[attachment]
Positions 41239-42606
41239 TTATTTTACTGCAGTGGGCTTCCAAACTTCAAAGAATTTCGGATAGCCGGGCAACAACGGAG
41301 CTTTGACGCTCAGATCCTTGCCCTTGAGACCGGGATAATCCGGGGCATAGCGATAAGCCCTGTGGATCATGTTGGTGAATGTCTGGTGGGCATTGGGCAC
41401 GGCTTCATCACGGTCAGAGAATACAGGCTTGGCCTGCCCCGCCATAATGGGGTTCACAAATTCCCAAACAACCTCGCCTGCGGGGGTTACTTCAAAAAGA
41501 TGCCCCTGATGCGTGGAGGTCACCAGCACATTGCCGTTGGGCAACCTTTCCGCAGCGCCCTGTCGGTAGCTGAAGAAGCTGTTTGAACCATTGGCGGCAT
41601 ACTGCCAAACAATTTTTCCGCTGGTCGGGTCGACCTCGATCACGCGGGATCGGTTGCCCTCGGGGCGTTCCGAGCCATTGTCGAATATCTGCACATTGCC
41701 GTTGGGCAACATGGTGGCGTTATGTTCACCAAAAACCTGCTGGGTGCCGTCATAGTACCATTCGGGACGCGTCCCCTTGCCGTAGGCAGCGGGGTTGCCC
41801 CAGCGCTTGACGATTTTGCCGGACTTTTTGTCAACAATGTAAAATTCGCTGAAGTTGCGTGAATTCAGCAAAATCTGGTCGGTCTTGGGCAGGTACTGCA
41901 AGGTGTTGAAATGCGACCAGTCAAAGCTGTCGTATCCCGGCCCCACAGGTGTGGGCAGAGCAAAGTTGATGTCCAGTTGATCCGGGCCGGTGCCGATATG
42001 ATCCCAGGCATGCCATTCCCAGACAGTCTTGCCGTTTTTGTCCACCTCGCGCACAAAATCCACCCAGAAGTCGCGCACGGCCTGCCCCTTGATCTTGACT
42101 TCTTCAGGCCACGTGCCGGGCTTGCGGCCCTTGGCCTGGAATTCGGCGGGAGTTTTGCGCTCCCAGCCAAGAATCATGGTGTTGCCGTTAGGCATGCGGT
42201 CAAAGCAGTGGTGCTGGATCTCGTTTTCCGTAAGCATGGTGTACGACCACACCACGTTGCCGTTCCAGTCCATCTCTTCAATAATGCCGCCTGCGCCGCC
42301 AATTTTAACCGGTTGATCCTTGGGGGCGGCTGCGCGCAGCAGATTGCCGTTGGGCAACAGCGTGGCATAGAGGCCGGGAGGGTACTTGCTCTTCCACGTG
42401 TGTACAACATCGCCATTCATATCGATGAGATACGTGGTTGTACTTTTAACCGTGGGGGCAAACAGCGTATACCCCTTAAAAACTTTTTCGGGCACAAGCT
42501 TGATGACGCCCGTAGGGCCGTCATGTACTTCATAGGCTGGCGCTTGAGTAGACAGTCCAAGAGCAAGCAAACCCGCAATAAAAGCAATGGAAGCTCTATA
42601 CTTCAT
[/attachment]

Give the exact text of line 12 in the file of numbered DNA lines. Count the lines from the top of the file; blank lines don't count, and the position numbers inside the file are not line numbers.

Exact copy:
42201 CAAAGCAGTGGTGCTGGATCTCGTTTTCCGTAAGCATGGTGTACGACCACACCACGTTGCCGTTCCAGTCCATCTCTTCAATAATGCCGCCTGCGCCGCC